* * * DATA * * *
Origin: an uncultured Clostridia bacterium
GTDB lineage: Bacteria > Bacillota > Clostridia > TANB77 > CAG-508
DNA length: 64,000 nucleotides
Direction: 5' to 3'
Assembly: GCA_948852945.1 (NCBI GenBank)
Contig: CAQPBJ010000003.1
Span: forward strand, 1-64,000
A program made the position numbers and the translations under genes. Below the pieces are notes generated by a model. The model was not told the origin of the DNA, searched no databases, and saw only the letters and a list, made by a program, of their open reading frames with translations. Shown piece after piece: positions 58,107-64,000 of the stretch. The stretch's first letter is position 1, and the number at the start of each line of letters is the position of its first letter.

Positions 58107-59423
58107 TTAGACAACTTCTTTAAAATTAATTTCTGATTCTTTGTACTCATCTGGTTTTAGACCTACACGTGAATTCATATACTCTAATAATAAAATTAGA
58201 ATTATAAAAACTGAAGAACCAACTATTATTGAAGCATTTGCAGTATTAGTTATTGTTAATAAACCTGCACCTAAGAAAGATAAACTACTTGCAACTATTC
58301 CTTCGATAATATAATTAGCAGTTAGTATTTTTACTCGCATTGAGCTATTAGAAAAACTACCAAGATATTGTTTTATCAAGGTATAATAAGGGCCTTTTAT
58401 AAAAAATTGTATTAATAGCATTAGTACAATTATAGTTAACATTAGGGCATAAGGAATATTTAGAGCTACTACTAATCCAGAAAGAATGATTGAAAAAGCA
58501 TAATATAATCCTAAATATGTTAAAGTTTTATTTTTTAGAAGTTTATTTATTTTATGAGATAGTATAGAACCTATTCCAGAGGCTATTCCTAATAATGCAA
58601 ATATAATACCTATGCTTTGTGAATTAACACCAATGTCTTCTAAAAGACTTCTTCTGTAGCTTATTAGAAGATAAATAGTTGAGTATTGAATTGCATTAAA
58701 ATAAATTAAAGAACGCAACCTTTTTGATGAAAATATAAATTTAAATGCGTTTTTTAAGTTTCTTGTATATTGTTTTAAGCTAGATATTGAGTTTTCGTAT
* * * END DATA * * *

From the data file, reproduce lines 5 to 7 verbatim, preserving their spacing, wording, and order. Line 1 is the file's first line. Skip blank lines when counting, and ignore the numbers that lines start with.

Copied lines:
Assembly: GCA_948852945.1 (NCBI GenBank)
Contig: CAQPBJ010000003.1
Span: forward strand, 1-64,000